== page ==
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First off today, Don Jeffrey at Bloomberg reports that Internet radio service Pandora has sued the American Society of Composers, Authors and Publishers (ASCAP) in a bid to get what it sees as “reasonable” license rates. ASCAP represents some 435,000 songwriters and sets royalties for their work. According to Pandora, ASCAP gave Clear Channel an extremely favorable royalty rate and Clear Channel, through it’s iHeartRadio service, is seen as a direct competitor to Pandora. The move comes as Pandora is increasing the rate at which it loses money, a problem it blames in large part on high royalty rates it has to pay. In addition to the lawsuit, Pandora is also petitioning Congress for lower royalty rates on recordings.
Next up today, Jon Brodkin at Ars Technica reports that just one week after Kim Dotcom revealed the domain for his upcoming service, Me.ga, that domain has been revoked by the government of Gabon in Africa, which controls the .ga extension. Dotcom along with many of his employees were arrested in January as their site, Megaupload, was shuttered in a joint action by U.S. and New Zealand authorities. Dotcom has announced plans to launch a new cyberlocker service, one that he feels will be immune to such action, and had planned to use the Me.ga domain. However, Dotcom has announced the service will still go live, but at a different URL. In the meantime, Dotcom, a New Zealand citizen, and others face possible extradition to the U.S. but are waiting for a March 13th hearing.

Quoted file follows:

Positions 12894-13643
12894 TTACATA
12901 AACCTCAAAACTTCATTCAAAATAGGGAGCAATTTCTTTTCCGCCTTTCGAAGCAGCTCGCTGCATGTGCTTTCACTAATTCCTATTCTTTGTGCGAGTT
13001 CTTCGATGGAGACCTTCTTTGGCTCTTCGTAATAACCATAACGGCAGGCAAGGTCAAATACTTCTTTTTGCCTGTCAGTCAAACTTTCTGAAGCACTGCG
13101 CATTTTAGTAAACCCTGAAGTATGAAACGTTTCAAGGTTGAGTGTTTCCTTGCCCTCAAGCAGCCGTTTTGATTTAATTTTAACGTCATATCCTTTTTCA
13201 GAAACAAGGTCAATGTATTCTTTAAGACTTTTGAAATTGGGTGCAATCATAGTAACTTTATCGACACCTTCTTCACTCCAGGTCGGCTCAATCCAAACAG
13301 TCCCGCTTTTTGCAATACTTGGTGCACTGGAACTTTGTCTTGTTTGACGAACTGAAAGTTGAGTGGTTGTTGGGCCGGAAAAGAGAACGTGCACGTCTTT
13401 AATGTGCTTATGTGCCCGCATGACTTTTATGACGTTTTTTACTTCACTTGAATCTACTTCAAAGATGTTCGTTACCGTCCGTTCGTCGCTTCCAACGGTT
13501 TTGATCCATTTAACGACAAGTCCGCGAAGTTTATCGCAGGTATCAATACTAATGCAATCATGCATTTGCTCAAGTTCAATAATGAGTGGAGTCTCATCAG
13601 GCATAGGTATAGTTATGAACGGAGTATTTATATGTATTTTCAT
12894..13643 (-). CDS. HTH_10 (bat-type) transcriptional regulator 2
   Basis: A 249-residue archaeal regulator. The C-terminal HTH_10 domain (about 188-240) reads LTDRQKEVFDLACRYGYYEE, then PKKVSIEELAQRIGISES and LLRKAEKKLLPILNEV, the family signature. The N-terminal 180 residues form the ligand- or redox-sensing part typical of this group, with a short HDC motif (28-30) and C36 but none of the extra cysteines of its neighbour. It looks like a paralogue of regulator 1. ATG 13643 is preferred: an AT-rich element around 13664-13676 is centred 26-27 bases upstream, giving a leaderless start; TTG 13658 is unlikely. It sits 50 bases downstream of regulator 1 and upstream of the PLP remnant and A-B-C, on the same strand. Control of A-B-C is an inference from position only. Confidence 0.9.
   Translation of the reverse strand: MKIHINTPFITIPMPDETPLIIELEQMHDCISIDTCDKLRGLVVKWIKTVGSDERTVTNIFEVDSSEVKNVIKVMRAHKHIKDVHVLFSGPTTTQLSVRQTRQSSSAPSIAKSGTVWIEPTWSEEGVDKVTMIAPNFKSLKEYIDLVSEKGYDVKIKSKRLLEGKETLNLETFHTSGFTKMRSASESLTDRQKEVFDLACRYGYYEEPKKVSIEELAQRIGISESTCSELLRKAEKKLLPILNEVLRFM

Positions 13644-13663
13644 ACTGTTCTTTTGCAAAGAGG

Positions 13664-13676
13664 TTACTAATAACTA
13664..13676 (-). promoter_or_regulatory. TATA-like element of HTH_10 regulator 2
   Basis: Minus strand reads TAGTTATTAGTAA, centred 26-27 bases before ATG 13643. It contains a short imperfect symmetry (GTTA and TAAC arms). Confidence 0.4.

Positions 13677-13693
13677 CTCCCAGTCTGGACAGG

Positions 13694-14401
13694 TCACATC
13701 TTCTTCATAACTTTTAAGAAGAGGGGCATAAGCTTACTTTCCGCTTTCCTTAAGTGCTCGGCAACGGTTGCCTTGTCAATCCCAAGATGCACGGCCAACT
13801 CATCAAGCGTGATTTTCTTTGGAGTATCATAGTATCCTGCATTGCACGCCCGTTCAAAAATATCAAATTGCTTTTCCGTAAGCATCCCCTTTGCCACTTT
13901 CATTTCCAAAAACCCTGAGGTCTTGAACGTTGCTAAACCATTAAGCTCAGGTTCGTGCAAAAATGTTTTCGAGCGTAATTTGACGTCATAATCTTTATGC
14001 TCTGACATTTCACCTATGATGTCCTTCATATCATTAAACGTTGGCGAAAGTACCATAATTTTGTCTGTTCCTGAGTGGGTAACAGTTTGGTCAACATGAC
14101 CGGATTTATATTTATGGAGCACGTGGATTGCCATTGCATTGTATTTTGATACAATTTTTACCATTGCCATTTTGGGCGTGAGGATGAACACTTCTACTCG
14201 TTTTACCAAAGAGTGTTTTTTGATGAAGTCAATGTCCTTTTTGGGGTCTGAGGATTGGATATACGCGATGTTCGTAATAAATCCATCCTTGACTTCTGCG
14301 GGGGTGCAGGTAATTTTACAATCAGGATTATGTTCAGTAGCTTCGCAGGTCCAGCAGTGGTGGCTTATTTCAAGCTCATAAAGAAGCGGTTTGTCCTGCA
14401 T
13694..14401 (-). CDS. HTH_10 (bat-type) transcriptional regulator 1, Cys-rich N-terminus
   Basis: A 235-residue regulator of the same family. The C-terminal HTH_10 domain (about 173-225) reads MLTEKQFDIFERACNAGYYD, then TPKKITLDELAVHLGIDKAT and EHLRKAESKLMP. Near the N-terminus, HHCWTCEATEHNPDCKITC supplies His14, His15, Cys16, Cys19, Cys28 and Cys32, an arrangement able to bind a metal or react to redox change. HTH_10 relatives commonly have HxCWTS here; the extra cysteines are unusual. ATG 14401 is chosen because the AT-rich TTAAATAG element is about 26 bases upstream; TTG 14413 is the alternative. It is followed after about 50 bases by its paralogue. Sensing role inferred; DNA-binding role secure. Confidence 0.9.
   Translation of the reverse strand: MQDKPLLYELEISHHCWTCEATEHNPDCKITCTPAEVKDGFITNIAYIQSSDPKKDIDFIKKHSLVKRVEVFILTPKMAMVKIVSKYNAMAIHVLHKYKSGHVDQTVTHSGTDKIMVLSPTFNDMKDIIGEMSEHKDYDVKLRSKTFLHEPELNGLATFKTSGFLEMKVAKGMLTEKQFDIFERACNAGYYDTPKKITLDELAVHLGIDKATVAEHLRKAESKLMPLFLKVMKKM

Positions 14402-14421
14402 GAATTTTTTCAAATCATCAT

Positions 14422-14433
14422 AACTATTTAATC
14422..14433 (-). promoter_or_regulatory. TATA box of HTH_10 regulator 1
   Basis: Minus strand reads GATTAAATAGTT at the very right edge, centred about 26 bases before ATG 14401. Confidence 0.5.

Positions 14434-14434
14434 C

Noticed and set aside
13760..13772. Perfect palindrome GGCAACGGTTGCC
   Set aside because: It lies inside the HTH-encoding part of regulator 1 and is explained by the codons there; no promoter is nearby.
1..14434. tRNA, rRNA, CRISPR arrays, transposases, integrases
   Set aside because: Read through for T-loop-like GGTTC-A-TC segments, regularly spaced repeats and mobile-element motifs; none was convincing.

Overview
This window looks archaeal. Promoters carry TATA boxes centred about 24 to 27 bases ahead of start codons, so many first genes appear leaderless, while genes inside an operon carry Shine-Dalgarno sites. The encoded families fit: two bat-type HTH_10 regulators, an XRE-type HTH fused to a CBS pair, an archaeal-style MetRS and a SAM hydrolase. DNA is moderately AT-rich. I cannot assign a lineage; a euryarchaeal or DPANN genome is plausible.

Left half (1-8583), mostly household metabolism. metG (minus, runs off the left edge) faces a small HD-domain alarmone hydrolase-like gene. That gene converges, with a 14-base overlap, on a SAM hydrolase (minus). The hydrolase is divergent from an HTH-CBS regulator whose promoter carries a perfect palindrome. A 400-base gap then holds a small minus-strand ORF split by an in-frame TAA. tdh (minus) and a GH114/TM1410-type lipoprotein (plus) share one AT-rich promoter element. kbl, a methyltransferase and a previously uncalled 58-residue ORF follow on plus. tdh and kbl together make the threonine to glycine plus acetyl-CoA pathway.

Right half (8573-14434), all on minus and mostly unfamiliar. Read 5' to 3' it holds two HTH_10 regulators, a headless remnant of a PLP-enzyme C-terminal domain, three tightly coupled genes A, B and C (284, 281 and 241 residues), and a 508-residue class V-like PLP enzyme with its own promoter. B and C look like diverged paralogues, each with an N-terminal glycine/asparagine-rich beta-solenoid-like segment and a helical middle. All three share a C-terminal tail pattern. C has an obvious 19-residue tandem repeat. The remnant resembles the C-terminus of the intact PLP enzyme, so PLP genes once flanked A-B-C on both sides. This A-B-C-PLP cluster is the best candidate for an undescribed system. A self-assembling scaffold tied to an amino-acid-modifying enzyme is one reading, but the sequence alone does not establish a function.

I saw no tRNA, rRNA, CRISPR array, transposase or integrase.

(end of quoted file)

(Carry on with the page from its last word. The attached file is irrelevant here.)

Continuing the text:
Finally today, Declan McCullagh at CNet reports that, with the re-election of President Barack Obama, many are already looking to the tech issues he will likely be facing. One of the more critical and immediate issues may be the follow ups to the Stop Online Piracy Act (SOPA) and Protect IP Act (PIPA), which were shelved earlier this year after strong online protests. Joe Biden, the Vice President, has historically been a strong supporter of copyright industries and Obama himself did not come out directly against the acts, unlike his opponents Mitt Romney and Paul Ryan. This may open the door for follow up legislation in the near future that will likely be redrafted to be more palatable to the groups that protested the first two bills, both of which would have enabled the blocking of so-called “rogue” websites. But while this legislation is widely anticipated, it has not yet been announced.
That’s it for the three count today. We will be back tomorrow with three more copyright links. If you have a link that you want to suggest a link for the column or have any proposals to make it better. Feel free to leave a comment or send me an email. I hope to hear from you.
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